Basic Psychological Needs as a Means of Understanding Populism


Christopher Ebbe, Ph.D.   2-21

ABSTRACT:  Basic psychological needs for being valued, being accepted, and being safe are posited to account for most political populism, and these needs point society toward what needs fixing if populist risings are to be assuaged.

KEY WORDS:  psychology, psychological needs, politics, populism

Populist uprisings, such as the one that propelled Mr. Trump to the White House, occur when some segment of society is particularly unhappy, usually because of some perceived threat to themselves and/or their way of life.  Many Trump voters and many members of white identity groups (which includes white supremacy groups such as the Proud Boys) (1) felt that they were being left behind economically, partly due to globalization, (2) resented being looked down on by the political and intellectual elites of the country, (3) felt that their sense of morals was being attacked and degraded in most media outlets, and/or (4) felt that their place in society and their worldview, which they identified mainly with their religion and their freedoms, was being neglected and degraded.  These concerns and the emotions they aroused were the motivation for the populist uprising that propelled Mr. Trump to the Presidency, and I suspect that one or more of these provides the motivation for all populist risings.  (White identity groups are groups for whose white members whiteness has been a key aspect of their self-esteem and who feel that this is being taken away from them by the attention and concern given to immigrants and non-white persons.)

We can identify a number of voter types who voted for Mr. Trump:

  1. persons of conservative persuasion who voted for Mr. Trump mainly as the conservative alternative, even if they disliked him as a person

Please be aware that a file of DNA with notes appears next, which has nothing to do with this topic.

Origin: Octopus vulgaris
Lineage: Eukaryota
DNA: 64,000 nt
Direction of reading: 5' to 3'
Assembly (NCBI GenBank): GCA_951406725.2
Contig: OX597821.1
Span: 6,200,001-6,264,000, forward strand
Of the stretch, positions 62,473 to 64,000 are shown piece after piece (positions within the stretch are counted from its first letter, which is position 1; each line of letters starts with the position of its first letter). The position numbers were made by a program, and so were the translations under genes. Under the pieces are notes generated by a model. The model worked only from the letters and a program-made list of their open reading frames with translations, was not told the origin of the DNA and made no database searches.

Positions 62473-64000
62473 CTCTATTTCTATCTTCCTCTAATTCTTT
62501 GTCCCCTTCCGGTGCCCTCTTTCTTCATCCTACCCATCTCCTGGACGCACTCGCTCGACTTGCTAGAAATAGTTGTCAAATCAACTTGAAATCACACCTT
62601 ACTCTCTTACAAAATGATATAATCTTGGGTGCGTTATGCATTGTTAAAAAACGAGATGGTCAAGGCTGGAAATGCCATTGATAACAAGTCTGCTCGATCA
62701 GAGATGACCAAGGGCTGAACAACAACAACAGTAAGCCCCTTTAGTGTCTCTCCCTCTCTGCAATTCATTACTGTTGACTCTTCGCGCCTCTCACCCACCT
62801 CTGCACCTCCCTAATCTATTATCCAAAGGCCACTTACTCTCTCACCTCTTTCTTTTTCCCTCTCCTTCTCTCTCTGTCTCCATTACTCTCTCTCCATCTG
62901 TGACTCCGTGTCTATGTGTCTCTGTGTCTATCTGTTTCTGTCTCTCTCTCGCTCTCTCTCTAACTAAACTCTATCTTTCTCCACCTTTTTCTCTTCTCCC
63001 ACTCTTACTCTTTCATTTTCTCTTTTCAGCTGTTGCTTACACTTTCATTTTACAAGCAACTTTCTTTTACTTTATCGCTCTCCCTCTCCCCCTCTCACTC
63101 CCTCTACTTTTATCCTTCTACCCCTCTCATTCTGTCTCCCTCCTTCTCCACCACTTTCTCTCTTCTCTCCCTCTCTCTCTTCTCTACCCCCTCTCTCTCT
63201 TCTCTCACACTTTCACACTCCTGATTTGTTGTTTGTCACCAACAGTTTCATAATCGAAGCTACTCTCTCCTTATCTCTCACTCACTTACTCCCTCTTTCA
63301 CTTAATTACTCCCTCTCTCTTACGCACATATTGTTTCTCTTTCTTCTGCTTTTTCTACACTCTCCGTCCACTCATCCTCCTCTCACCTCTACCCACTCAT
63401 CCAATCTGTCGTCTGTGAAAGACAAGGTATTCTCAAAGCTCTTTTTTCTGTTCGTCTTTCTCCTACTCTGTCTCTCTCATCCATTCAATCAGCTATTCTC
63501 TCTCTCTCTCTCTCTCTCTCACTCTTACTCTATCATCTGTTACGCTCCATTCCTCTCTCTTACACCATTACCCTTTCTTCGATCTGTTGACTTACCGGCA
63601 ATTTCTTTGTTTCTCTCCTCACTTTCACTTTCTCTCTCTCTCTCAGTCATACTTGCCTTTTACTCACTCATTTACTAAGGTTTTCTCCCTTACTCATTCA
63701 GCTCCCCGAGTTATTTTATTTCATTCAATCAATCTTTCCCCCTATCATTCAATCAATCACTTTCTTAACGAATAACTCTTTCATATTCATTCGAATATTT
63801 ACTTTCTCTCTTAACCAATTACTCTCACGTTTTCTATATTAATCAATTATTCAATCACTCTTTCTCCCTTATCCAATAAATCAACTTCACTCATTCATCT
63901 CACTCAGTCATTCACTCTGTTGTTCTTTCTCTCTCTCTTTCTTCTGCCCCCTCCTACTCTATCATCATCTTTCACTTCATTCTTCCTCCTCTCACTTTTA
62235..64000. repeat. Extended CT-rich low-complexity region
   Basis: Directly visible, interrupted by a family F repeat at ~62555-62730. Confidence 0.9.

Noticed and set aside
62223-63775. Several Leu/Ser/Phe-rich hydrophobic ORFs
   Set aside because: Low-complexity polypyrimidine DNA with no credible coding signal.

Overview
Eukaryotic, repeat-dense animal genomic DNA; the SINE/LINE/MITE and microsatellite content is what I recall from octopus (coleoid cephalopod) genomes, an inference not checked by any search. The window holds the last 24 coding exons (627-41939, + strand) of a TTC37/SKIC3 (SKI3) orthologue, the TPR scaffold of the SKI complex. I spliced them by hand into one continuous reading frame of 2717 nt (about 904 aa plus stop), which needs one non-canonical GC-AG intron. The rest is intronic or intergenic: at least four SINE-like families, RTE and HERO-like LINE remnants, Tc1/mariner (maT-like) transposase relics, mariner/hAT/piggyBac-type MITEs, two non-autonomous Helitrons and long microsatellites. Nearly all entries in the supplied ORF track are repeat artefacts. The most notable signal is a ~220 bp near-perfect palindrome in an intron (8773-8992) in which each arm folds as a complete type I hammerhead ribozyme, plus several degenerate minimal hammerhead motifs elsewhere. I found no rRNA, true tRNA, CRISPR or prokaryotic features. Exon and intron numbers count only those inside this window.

2. persons who had always voted Republican and who voted for Mr. Trump mainly for that reason, even if they disliked him as a person
  3. persons who fall in the populist group identified above who voted for Mr. Trump based on their recent experience in life (thinking that only he would be able to make some changes)  (Many evangelical voters for Trump could fall in group 3, as they have felt for some time that their beliefs and worldview were being marginalized, but some of them would have voted primarily as members of group 1 or group 2.)
  4. persons who liked Mr. Trump’s policy promises (be tough on China, take better care of American workers, make our allies pay their way) but who did not fall in groups 1, 2, 3, or 5. 
  5. persons from the militia (prepare to fight federal take-overs), sovereignty (“I am my own country, and the U.S. has no claim on me as a citizen of another country”), and apocalypse (end-of-the-world) groups who related to Mr. Trump as a disrupter (A key difference between groups 3 and 5 is that the Trump voters and white identity groups that are described in group 3 want to be re-included in society in a more favorable status, no matter how much they might criticize current society, while the militias, sovereignty groups, and end-of-the-world groups seek fundamental changes in the country’s philosophy.  Many group 5 members did not vote at all.)
  6. Persons who are attracted to Mr. Trump’s personality (image of strength, power, self-control, control in general, complete willingness to use power to win) but who have few or no populist complaints.

This essay deals only with group 3.  Some persons in groups 1, 2, 4, and 5 may have had some of the same four marginalization feelings as group 3 but did not vote for Mr. Trump mainly on that basis.  I have no firm basis for estimating the respective sizes of these groups, but it is my impression that a sizeable proportion of attendees at Mr. Trump’s rallies fall in group 3 and 6.  Clearly, at his rallies, Mr. Trump talked directly to group 3, and group 3 and 5 persons were the most likely to be aroused by Mr. Trump’s rhetoric of a stolen election and the need to “fight” to keep what we value in our country.